Comics | Superheroes may rule on television and in film, but comics continue to be a niche medium. The Associated Press reporter Melissa Rayworth talks to a comic-shop owner whose customers skulk in on the down low, an opera singer whose friends are surprised she reads comics, and Comics Alliance writer Chris Sims, who does a good job of putting things in perspective. [ABC]
Warner Bros.’ oversized totes, considered the must-have accessory for Comic-Con International, are returning to San Diego — and they’re wearing capes. This year’s version is a backpack, rather than a traditional bag, so the capes make sense, at least visually. Don’t worry, though, they’re detachable, and can be worn separately.
More than 130,000 backpacks will be given for free to attendees throughout the convention, promoting Warner Bros. television series Arrow, Teen Titans Go! (complete with Beware the Batman cape), The Big Bang Theory, The Following, Revolution, Supernatural and The Vampire Diaries, the classic Batman TV series, the DC Universe Original Animated Movie Justice League: The Flashpoint Paradox, and the forthcoming films Godzilla, The LEGO Movie and 300: Rise of an Empire.
Each backpack features the official Comic-Con 2013 design on one side, and the Warner Bros. property on the other. Unfortunately, art wasn’t released for all of the backpack designs, but you can get a pretty good taste below.
Comic-Con International kicks off Wednesday with Preview Night.
It’s always a great feeling when you find good comics in a place you weren’t suspecting. But as a reader, fan and journalist, I was surprised at how good the DC Comics digital titles are. But why? DC has put out great books, and continues to do so now with some of its New 52 line-up; I was also a big fan of the publisher’s previous digital-first endeavors with Zuda. Why then is it so surprising that the current crop of DC Digital is good? Then I figured it out.
First, a primer: Launched in early 2012, the DC Digital titles premiere online with weekly installments and are later collected in print. Originally consisting of just two series, Batman Beyond Unlimited and Smallville: Season 11 (both coincidentally continuations of canceled television shows), the line expanded in the fall with the anthology-style Legends of the Dark Knight, companions to the TV drama Arrow and the video game Injustice: Gods Amongst Us, and Batman: Li’l Gotham. The imprint’s most recent addition is an anthology called Adventures of Superman.
DC Comics has declared Wednesday, Oct. 10 as “Arrow Day” to celebrate the premiere of the Arrow television series on The CW.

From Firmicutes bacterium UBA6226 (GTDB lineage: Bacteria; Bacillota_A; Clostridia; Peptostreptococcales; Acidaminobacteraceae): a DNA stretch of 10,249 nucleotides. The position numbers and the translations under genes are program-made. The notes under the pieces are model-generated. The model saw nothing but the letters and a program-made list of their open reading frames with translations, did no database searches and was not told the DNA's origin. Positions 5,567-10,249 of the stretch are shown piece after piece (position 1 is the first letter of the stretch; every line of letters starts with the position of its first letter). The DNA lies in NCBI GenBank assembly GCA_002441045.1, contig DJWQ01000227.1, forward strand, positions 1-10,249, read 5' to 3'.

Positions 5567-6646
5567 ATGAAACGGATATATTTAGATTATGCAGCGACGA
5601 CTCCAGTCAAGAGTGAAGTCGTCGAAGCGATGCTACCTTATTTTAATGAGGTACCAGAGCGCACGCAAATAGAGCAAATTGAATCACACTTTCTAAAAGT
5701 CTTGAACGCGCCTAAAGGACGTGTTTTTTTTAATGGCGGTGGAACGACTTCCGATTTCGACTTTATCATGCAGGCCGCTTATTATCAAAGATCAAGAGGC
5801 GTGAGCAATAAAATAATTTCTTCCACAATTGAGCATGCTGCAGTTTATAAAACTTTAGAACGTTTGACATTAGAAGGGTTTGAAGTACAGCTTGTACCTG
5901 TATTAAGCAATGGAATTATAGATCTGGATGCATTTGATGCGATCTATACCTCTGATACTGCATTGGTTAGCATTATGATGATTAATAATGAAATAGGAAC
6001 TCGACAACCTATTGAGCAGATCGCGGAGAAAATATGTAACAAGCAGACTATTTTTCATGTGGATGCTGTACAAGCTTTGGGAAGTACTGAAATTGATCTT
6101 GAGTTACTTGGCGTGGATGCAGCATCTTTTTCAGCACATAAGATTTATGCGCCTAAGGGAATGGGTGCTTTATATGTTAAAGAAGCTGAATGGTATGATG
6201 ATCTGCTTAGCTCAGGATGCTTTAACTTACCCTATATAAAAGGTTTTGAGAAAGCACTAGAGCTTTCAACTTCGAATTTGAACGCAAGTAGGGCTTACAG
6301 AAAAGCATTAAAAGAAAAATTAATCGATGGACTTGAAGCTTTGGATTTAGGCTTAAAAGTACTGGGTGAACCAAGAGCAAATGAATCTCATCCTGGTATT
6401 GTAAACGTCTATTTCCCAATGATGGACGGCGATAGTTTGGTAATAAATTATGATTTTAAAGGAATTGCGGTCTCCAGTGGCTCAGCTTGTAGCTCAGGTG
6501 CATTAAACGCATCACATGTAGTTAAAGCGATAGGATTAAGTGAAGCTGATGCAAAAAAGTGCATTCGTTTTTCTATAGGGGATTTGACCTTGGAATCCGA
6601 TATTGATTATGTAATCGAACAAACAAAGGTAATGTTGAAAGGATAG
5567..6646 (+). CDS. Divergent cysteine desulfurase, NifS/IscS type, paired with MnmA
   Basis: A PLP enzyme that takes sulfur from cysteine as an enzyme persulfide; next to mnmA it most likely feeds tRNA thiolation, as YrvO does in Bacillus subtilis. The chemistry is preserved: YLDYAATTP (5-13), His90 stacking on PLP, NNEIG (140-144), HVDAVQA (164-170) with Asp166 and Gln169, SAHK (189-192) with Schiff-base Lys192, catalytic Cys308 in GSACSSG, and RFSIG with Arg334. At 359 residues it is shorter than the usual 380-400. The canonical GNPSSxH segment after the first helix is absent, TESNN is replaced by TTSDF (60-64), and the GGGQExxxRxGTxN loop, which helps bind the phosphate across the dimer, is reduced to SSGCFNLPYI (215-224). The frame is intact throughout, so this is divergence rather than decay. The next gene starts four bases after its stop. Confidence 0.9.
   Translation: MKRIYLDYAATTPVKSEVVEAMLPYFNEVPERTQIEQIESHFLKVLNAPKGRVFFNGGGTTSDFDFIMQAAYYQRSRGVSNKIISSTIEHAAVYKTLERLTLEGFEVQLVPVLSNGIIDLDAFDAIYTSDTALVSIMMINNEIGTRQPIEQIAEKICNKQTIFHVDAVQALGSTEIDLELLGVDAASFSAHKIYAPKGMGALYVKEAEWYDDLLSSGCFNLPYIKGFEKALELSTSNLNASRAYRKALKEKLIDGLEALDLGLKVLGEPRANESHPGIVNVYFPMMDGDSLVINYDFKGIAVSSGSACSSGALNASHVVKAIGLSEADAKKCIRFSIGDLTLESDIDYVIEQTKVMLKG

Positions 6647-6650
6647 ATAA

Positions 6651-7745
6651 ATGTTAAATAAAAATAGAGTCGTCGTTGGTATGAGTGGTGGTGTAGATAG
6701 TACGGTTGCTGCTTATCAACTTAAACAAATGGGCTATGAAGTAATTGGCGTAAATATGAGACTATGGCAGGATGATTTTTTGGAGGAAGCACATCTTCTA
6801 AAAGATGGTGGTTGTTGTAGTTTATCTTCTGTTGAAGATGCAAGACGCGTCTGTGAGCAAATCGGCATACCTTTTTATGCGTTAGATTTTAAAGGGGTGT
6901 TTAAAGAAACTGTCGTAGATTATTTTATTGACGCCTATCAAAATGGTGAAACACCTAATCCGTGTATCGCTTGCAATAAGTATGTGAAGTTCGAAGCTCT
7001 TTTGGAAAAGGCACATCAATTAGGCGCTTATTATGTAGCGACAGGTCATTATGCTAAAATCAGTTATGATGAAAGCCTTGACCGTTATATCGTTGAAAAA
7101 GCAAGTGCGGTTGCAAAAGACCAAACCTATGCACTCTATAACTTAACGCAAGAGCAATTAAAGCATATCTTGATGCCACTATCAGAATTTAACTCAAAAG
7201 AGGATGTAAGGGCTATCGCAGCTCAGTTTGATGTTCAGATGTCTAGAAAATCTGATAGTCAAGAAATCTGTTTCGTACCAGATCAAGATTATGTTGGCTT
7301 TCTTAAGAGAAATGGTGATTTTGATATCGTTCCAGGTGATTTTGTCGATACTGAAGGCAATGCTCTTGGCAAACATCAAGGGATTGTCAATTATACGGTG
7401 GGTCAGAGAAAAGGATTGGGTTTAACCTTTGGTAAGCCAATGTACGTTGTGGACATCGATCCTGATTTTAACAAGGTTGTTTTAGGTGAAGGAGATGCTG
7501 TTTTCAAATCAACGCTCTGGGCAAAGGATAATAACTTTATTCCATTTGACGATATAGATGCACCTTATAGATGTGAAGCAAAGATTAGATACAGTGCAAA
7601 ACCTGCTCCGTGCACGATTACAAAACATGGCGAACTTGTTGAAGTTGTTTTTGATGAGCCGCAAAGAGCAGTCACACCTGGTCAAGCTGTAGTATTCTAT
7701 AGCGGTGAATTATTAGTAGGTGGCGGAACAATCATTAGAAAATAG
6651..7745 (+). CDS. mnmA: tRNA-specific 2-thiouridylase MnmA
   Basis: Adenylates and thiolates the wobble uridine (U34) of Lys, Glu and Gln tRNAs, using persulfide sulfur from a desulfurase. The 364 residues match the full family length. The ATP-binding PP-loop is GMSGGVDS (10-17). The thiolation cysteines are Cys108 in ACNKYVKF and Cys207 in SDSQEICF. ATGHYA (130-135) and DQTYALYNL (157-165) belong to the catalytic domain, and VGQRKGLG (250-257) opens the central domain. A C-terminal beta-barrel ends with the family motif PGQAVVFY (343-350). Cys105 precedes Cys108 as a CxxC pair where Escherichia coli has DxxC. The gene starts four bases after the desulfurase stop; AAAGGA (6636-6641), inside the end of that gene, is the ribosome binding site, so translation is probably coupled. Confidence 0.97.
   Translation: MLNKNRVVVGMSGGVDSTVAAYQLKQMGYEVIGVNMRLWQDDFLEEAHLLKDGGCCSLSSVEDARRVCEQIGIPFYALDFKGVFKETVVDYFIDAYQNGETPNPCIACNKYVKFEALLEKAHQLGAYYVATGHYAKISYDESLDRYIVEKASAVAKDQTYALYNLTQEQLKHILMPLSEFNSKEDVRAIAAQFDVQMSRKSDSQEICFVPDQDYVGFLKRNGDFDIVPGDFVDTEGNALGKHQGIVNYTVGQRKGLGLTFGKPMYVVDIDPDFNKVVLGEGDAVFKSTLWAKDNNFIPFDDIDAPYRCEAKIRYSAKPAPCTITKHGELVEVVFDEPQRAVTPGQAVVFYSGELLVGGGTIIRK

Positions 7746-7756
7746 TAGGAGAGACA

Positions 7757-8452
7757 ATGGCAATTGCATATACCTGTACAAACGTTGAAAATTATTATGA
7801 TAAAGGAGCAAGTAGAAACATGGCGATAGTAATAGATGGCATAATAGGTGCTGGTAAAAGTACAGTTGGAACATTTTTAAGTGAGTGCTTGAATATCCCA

What’s Arrow Day, you ask? Well, when fans visit direct-market stores on Oct. 10, they’ll receive a free Arrow #1 Special Edition custom comic — it’s characterized as “the perfect companion for the show’s premiere that night” — as well as a six-page preview of Green Arrow #0, which was released earlier this month. The publisher is also providing retailers with promotional posters and bags for the TV series.
Readers will also be able to download the first chapter of the new Arrow digital comic series written by the show’s executive producers Marc Guggenheim and Andrew Kreisberg, with art by Mike Grell.
Developed by Guggenheim, Kreisberg and Greg Berlanti, Arrow centers on wealthy young bad boy Oliver Queen, who after being marooned on a remote island for five years returns to Starling City with a mastery of the bow and a determination to make a difference.
The series stars Stephen Amell (Hung) as Oliver Queen, Colin Donnell as Tommy Merlyn, Katie Cassidy (Supernatural, Melrose Place) as Laurel Lance, David Ramsey (Dexter) as John Diggle, Willa Holland (The O.C.) as Thea Queen, Susanna Thompson (Star Trek: Deep Space Nine) as Moira Queen and Paul Blackthorne (24) as Detective Quentin Lance.
Arrow premieres Wednesday, Oct. 10 at 8 p.m. ET/PT on The CW.
Here in Memphis this week, September finally turned the corner into fall. High temperatures are mostly in the 70s, the air is getting crisper, and the sky is turning a paler blue. Unlike July or August, when October and November seem far in the future, a nice September makes December that much easier to imagine.
In September you start to settle into the routine which will take you through the winter — and that’s apparently true as well for the New 52 superhero books. Let’s get on with it, shall we?
MOVERS AND SHAKERS
Ivan Reis and Joe Prado head to Justice League with December’s Issue 15, and I for one am happy. Although I like Jim Lee fine, I think Reis is better-suited to big, multiple-character action. It’s hard for me to explain the distinction, so consider this: How would “Sinestro Corps” or Blackest Night have looked if Lee had drawn them? Reis manages crowds quite well, and Justice League should be crowded.
Also, while I’ve been rather down on Justice League of late, the expanded roster (teased over a year ago) and the Atlantis-centered storyline make me optimistic that the book is … well, doing what I’d like it to do, which is being a showcase for, and gateway to, the larger superhero universe. So, well done, solicitation!